These parenting styles have different psychological, emotional, and developmental effects among this population. Authoritative parenting is associated with better overall outcomes and healthier relationships. These parents have appropriately transitioned with their children as they become emerging adults, allowing them to explore while offering the necessary support. Uninvolved and controlling-indulgent parents are more likely to cause distress and feelings of powerlessness among college seniors/graduates moving back home due to the pandemic. These two parenting styles provide less emotional support and structure, limit the personal growth of their emerging adult children, and are related to more psychological and emotional challenges.

Even though parents can be a primary source of support, guidance, and structure, they can also be a source of stress. Independent living relieves emerging adults of the instability that comes with more challenging parenting styles and the family conflicts that can emerge as a result. This independence from their parents also allows for emotional and behavioral exploration, development of opinions, and friendship and relationship formation.

The disruption of having to move back home and continue to live at a parent’s household after graduating college can lead to diminished self-perception and adjustment difficulties. Some of the factors that cause these negative outcomes may include lack of control over decisions, miscommunication with parents and other family members, lack of privacy, and economic instability.

Tips to Navigate Relationship Challenges  

Parents need to understand their role in their children’s life. Often parents struggle with still being the “police,” which at this point is not their primary role. They should reflect on their interactions with their child and ask, “Was that supportive or was that directive?”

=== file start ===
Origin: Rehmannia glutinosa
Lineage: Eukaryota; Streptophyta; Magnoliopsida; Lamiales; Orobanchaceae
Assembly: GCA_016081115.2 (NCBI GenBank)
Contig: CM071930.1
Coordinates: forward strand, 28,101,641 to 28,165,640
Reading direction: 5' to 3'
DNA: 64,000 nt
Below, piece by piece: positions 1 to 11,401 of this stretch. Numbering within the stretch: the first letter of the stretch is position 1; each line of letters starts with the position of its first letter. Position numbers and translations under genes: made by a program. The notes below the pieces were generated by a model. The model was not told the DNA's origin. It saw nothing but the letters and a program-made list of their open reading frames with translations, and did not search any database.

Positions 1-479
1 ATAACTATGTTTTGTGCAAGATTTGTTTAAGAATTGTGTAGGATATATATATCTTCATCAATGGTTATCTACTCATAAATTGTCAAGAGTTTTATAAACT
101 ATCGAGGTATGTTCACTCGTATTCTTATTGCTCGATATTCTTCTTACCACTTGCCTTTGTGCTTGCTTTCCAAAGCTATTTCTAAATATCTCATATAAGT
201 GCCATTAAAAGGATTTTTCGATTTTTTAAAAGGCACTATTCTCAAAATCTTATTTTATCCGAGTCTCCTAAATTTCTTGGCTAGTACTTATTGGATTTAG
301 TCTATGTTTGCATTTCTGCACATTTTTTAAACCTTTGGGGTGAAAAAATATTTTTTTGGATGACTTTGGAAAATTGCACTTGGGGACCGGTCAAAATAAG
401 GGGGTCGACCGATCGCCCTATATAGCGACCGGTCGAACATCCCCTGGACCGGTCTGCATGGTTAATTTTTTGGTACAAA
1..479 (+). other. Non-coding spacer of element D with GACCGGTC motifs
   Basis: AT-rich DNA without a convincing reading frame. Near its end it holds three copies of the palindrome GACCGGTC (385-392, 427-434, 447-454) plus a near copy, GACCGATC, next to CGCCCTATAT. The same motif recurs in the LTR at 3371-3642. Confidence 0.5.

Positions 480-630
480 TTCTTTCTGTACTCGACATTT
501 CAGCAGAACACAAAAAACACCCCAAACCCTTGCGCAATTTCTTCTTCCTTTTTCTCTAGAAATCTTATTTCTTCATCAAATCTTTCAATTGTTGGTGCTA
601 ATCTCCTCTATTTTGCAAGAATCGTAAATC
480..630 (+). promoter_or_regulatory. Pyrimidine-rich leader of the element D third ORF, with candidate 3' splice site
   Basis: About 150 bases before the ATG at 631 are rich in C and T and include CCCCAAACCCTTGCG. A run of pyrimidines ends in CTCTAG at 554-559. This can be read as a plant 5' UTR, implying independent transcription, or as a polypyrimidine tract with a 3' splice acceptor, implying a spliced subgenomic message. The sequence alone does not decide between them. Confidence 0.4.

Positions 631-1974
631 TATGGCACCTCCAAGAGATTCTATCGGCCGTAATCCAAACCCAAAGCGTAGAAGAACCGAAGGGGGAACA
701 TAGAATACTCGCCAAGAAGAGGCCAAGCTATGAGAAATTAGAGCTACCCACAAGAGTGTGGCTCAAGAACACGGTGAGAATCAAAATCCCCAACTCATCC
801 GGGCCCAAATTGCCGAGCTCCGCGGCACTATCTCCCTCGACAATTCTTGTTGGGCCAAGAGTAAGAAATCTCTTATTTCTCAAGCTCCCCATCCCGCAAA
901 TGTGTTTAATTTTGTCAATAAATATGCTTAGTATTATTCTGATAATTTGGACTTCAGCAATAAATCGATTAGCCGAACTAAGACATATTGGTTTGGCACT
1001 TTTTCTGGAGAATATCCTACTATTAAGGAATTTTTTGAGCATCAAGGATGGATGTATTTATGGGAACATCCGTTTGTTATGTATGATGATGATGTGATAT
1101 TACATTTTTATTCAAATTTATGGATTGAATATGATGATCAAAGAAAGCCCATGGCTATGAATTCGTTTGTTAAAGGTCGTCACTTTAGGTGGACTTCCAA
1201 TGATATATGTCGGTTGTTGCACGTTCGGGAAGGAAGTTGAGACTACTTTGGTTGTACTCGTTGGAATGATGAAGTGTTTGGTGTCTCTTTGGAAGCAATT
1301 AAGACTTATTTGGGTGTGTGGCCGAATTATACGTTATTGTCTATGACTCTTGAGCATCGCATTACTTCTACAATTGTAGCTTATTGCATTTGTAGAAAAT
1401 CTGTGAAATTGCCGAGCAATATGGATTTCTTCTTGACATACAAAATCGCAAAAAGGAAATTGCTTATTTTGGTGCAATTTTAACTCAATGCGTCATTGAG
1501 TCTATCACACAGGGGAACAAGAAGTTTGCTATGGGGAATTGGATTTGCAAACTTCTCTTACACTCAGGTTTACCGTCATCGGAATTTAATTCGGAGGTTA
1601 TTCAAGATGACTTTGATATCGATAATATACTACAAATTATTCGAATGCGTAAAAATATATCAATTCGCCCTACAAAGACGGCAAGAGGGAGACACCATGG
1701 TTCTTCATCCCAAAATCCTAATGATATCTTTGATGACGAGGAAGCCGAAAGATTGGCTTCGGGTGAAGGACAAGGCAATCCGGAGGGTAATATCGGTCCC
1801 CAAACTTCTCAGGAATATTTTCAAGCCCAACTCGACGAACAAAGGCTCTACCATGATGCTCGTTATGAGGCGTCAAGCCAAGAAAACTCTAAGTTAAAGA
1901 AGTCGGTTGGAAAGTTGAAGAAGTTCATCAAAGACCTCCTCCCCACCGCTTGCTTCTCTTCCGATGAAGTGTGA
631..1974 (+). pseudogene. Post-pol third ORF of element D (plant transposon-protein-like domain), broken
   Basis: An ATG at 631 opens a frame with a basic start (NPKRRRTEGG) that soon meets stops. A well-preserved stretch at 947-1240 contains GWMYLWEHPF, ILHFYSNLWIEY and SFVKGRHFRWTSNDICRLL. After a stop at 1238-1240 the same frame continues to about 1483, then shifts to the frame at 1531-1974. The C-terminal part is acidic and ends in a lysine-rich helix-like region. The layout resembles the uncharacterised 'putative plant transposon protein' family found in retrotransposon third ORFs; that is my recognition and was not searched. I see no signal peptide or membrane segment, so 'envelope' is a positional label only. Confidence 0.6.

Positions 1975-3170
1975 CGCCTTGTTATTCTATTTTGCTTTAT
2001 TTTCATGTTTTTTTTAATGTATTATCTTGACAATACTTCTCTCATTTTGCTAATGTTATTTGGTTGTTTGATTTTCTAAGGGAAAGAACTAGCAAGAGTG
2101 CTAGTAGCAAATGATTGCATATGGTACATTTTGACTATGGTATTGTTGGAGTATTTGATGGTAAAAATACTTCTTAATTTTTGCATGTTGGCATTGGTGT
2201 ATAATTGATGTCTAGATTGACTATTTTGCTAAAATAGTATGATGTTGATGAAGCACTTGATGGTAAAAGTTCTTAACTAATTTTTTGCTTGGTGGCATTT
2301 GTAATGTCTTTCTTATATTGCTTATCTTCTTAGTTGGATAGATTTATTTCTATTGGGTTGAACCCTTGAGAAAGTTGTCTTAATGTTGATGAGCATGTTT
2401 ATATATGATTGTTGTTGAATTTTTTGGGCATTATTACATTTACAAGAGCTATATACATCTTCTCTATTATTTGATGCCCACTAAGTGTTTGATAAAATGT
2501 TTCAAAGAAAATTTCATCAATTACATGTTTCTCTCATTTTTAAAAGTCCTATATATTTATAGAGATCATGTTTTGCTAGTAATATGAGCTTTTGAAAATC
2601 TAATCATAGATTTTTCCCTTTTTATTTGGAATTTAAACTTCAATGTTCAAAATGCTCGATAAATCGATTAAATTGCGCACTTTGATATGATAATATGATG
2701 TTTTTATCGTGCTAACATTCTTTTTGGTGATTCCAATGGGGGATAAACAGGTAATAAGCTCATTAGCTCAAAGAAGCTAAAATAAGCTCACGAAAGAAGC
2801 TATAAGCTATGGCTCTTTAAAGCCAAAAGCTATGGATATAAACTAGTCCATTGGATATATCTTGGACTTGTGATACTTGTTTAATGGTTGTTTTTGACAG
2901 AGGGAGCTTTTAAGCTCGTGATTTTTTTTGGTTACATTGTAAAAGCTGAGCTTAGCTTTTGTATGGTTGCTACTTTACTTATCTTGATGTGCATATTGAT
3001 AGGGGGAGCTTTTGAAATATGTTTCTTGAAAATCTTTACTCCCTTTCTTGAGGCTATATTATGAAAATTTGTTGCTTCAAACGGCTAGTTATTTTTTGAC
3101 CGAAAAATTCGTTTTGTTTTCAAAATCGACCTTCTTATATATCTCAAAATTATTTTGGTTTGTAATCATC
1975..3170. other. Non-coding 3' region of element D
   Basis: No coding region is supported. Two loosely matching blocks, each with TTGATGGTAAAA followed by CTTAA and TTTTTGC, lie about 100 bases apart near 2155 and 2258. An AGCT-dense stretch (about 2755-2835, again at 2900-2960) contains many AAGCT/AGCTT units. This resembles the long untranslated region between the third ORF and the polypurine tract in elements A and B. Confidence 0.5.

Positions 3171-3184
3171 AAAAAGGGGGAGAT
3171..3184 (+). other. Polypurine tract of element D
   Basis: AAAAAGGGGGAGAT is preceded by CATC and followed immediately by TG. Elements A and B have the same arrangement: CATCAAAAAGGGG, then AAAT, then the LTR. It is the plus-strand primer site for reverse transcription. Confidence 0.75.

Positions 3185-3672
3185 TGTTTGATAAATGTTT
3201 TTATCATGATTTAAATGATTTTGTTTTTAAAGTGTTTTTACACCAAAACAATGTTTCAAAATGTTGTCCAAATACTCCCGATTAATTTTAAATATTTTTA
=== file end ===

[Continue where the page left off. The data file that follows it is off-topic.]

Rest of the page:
Establishing ground rules for the home is a significant step during this transition. Parents should pick a few key points or rules that will set appropriate boundaries. If these are clear from the beginning, the emerging adult will understand their new role in the household and adjust accordingly. With appropriate boundaries, relationships are healthier and can grow.

It is also important for parents to understand the effects of the pandemic on the job market and minimize blaming emerging adult children for their current employment status. Emerging adults need to feel supported and acknowledged. Parents should serve as a guide and provide necessary resources for their children; this approach will be motivational and beneficial to their emotional health.

Create an intentional time to check in with each other. This time can serve two different purposes: to provide feedback and to process and evaluate each other’s feelings. Many individuals are unaware of how their actions can create a hostile environment. Therefore, providing feedback is necessary to correct disruptive behaviors and unhealthy communication patterns. Understanding the feelings of every member of the household is equally important. Everyone has been affected by the pandemic differently and their experiences are unique; understanding where each person is coming from helps defuse any conflict or tension.

Lastly, it is important that the parent-child relationships focus on mutual respect and appreciation.

About the Authors

Danna Ramirez is the Clinical Research Informatics Engineer at The Menninger Clinic. Her research interests include the neurobiology of psychiatric disorders, especially personality disorders and mood disorders. 

Christopher Shepard is a Senior Research Coordinator at The Menninger Clinic. His research interests include sleep disorders, suicidal behavior, and emerging adulthood.